In February, a group of students from Yale, MIT and Princeton filed legal complaints against Vanderbilt in an effort to force their universities into ending their financial relationships to the fossil fuel industry.
Students complained that their schools violated the Uniform Prudent Management of Institutional Funds Acts. A state law states that investments made by nonprofits must align with their “charitable purpose.”
All the complaints were filed with the state attorneys general the same day. They allege that fossil fuel companies pollute the environment and engage in public relations campaigns to undermine climate science. This is in direct conflict with the mission of their universities.
Karen Sokol, a distinguished professor of law at Loyola University New Orleans, said, “We’re witnessing an unprecedented wave in litigation, where individuals will go to court for certain actors to account the damages they are experiencing and the damages to come,”
Sokol said that the increase in climate cases can be attributed to the growing harms of global warming, including severe weather events and the resulting destruction, as well as the public’s increasing awareness of the problem.
CNN’s Sokol said that when harms and damage mount simultaneously with increased public awareness, people will seek redress in court. “That’s exactly what we’re seeing.”
CNN reached out to their respective attorneys general offices. Two of them — Connecticut’s and Massachusetts’ — confirmed that they had received the student complaints and are currently reviewing them. The New Jersey Attorney General’s office declined comment. California’s and Tennessee’s offices didn’t respond.
CNN received no response from any of the universities to the students’ complaints. Representatives from Yale Yale, Princeton, Yale and MIT referred to recent climate change mitigation efforts by their universities in emails to CNN. CNN reached Vanderbilt for comment but they did not respond.
Each university has released detailed plans to reduce carbon emissions on campuses by a specific date, namely 2050. Others are seeking net-zero carbon emissions in their investment portfolios or have ethical investment principles that render certain fossil fuel companies uninvestable.
According to Dee Mostofi, a university communications executive, Stanford wants to achieve net zero emissions in its operations and investments by 2050. Mostofi also said that Stanford’s investments are “fully compliant with all applicable laws regulating California charities.” Mostofi also spoke out in support of the university’s investments into clean energy and transportation.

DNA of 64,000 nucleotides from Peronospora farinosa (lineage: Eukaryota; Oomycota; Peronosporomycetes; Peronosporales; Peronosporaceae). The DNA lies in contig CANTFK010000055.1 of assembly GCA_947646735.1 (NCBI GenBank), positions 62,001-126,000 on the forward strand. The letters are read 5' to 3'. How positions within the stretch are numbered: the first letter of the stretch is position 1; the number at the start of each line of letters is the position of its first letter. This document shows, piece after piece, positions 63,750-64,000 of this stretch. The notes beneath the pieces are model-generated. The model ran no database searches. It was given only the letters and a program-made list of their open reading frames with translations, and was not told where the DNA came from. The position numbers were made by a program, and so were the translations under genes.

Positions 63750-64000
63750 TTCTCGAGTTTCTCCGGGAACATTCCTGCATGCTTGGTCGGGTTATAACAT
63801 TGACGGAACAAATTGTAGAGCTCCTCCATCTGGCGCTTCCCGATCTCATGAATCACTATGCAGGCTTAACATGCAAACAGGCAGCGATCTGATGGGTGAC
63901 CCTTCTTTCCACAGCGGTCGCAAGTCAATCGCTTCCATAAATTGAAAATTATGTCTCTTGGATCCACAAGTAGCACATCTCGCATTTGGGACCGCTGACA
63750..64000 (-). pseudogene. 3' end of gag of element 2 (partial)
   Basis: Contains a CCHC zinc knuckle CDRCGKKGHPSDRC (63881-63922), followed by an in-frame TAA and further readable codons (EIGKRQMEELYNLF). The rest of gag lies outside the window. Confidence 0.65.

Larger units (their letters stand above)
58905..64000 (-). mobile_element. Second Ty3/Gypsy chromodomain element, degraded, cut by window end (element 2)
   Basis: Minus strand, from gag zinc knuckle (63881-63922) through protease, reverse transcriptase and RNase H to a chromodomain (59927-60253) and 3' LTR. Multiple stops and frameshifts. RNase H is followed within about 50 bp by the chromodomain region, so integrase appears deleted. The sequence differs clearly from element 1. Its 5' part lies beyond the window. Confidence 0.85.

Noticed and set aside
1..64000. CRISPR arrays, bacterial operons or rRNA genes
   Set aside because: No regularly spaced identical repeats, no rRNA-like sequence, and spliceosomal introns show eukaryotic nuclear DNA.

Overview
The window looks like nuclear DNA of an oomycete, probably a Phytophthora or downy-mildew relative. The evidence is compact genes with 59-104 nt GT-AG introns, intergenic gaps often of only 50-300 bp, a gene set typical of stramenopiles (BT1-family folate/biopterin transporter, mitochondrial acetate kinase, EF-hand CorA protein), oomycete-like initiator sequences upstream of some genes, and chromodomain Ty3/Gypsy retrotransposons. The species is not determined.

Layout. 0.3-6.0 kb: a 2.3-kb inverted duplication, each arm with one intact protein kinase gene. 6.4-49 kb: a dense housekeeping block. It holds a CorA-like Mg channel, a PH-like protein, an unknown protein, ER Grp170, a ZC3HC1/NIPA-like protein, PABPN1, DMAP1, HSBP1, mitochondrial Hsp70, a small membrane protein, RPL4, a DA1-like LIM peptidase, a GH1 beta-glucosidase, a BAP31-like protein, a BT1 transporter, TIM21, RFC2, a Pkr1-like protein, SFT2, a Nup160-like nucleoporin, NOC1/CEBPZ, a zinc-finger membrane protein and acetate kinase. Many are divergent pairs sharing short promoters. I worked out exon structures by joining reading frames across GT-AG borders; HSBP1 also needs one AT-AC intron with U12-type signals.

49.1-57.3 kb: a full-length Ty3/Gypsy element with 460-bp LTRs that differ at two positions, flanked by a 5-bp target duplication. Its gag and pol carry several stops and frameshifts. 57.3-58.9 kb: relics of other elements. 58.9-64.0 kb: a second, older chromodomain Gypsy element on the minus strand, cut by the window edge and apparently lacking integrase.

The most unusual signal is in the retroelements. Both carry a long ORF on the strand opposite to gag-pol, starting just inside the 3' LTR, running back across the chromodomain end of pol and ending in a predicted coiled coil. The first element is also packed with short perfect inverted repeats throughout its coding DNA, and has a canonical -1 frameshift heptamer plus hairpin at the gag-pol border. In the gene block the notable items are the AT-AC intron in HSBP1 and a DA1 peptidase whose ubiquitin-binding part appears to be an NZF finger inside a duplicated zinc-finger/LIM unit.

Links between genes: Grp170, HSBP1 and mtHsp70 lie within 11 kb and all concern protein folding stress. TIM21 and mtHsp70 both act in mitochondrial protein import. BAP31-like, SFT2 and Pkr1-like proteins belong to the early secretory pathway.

The Stanford students know that the policies and promises are not enough.
Miriam Wallstrom is a junior at Stanford and organizer for Fossil Free Stanford. “Net-zero” means Stanford could still invest in fossil fuels. This would be offset in ways that aren’t really sufficient,” she said. “As a member the generation that will have to do the most to combat the climate crisis, and also suffer the most from severe weather events, it’s frightening and frustrating that the institution that I go to hasn’t divested, especially considering how many of my peers have done so.”
Students also highlighted that universities may have conflicts-of-interest that prevent them from adequately responding to student climate demands.
Yale students also note that four trustees of Yale Corporation, the charitable corporate entity responsible for managing the school’s $42 billion endowment, have ties to fossil fuels. Three of the current or former trustees are currently or recently board members for oil-and-gas companies, while one was CEO of a prominent energy firm.
CNN reached out to Yale Corporation and Yale’s Advisory Committee on Investor Responsibility for no comment.
Molly Weiner (a Yale freshman and organizer with Yale’s Endowment Justice Coalition) stated, “The core of our campaign has been saying investing in fossil fuels was immoral.” “But the moral argument will only get us so far because the people who make these investments decisions personally benefit.”
Weiner also pointed out a discrepancy between Yale’s spending of research funds, and how it allocates a portion of its endowment.
Weiner, an environmental studies major, said that Yale is investing a lot in climate research. “But that is made moot by $800 million in fossil fuel industry funds at Yale. They are almost incompatible.”
Ted Hamilton, cofounder of Climate Defense Project, hopes Yale and other universities will decide to divest themselves. He said that state attorneys general could issue orders mandating universities not to invest in fossil fuel industries. This would be a rare move.
Some cases have been successful.
Sokol spoke of the success stories in international cases and said, “There’s this momentum.” “Courts are defining their role in our new climate reality.”